People have also reported hearing scratching sounds. Some say they’ve seen a woman’s shadow toward the back of the museum, the so-called Shadow of Death.

Artifacts on display at the Exchange Hotel Civil War Medical Museum in Gordonsville, Va. Built in 1859, the museum once served as a Confederate hospital. (Bill O'Leary/The Washington Post)

“I always believed in ghosts,” says Angel May, the head administrator at the Exchange Hotel Civil War Medical Museum in Gordonsville, Va. “But since I came here there’s no doubt in my mind. Seventy thousand troops came through here,” she adds, as though that fact makes haunting a given. Backing her up is none other than the History Channel, which has labeled the museum the 15th “most haunted” building in the United States; it’s the second “most haunted” in Virginia, according to Tidewater & Albemarle Paranormal Investigators (No. 1 is the Ferry Plantation House in Virginia Beach).

The Exchange was just an inn by the railroad tracks when the Confederacy came and transformed it into the Gordonsville Receiving Hospital. From March 1862 through May 1865, the Confederate army treated its wounded soldiers here (along with some Union soldiers, kept separate and considered prisoners of war). The men were brought in from nearby battlefields by the trainload and packed shoulder-to-shoulder into every available room.

May leads us to a room featuring an original operating table still marked with spots of blood with a bone saw atop. “This is what surgeons would use to cut off the limbs,” May says.

When it comes to ghost stories, the Gordonsville museum doesn’t give an inch to Frederick. There have been supposed sightings of a Civil War-era teenage boy and two nurses dressed in black, and May says she has seen a male ghost on the second-floor landing five or six times. “Right there in the doorway,” she adds. An employee also claims to have seen a postcard rack in the gift shop move a full turn by itself.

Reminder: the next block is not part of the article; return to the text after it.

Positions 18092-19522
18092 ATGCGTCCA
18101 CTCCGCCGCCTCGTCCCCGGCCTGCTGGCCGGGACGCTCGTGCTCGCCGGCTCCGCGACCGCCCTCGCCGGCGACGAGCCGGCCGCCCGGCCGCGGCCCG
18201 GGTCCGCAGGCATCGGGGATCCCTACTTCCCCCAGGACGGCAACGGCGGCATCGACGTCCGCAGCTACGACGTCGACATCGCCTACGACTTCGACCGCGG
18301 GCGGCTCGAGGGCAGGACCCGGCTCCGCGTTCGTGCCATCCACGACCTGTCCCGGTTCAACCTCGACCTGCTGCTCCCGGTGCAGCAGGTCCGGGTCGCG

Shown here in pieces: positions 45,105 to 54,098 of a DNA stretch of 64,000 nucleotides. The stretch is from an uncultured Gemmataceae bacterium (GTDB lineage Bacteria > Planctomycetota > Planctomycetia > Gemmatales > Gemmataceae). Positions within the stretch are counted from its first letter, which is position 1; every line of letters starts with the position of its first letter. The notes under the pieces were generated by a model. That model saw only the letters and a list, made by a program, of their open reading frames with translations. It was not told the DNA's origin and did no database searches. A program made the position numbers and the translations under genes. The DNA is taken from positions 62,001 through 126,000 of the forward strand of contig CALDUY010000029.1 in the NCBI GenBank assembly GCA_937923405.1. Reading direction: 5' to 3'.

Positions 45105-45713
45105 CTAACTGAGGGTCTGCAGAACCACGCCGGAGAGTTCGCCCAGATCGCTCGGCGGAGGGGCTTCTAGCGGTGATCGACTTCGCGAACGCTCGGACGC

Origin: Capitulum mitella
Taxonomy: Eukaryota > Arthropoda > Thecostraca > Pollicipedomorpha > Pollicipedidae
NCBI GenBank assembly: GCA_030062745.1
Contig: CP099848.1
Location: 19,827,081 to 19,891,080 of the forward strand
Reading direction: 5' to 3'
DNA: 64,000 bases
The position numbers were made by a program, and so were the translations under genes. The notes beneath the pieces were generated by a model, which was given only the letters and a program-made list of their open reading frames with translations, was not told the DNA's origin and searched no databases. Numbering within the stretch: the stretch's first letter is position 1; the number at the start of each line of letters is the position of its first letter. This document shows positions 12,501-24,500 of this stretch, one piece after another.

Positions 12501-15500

Ghost hunters are a substantial proportion of the museum’s visitors; May says they often record themselves asking questions — what is your name? where are you from? — hoping to hear ghostly answers when they listen to the recording later. One hunter reportedly heard a North Carolina soldier say he had died at the hospital and was trapped there.

May nods toward my voice recorder, which I’m using to capture her descriptions as we walk through the museum. “Don’t be surprised if you hear something in the background when you play that back.”

I nod soberly.

Weeks later, I even feel a twinge of trepidation before I finally sit down to transcribe the recording. What do I hear? No ghosts — but plenty of stories that breathe life into that period of American history.

Christina Ianzito is a writer and editor in Washington.

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If You Go

The Exchange Hotel Civil War Medical Museum

400 S. Main St., Gordonsville, Va. 540-832-2944.

Every October the museum holds its biggest annual fundraiser, ScareFest. It includes self-guided candlelight tours of the main house on the last two Friday and Saturday nights in October, with period reenactors telling ghost stories and an outdoor Trail of Terror.

National Museum of Civil War Medicine

48 E. Patrick St., Frederick, Md. 301-695-1864.

Fall events include “Night at the Museum” (Oct. 27), when visitors can focus on the creepier aspects of the Civil War with the help of historians in period costume and a lantern-lighted guided tour of the museum. There’s also a ghost tour on Halloween.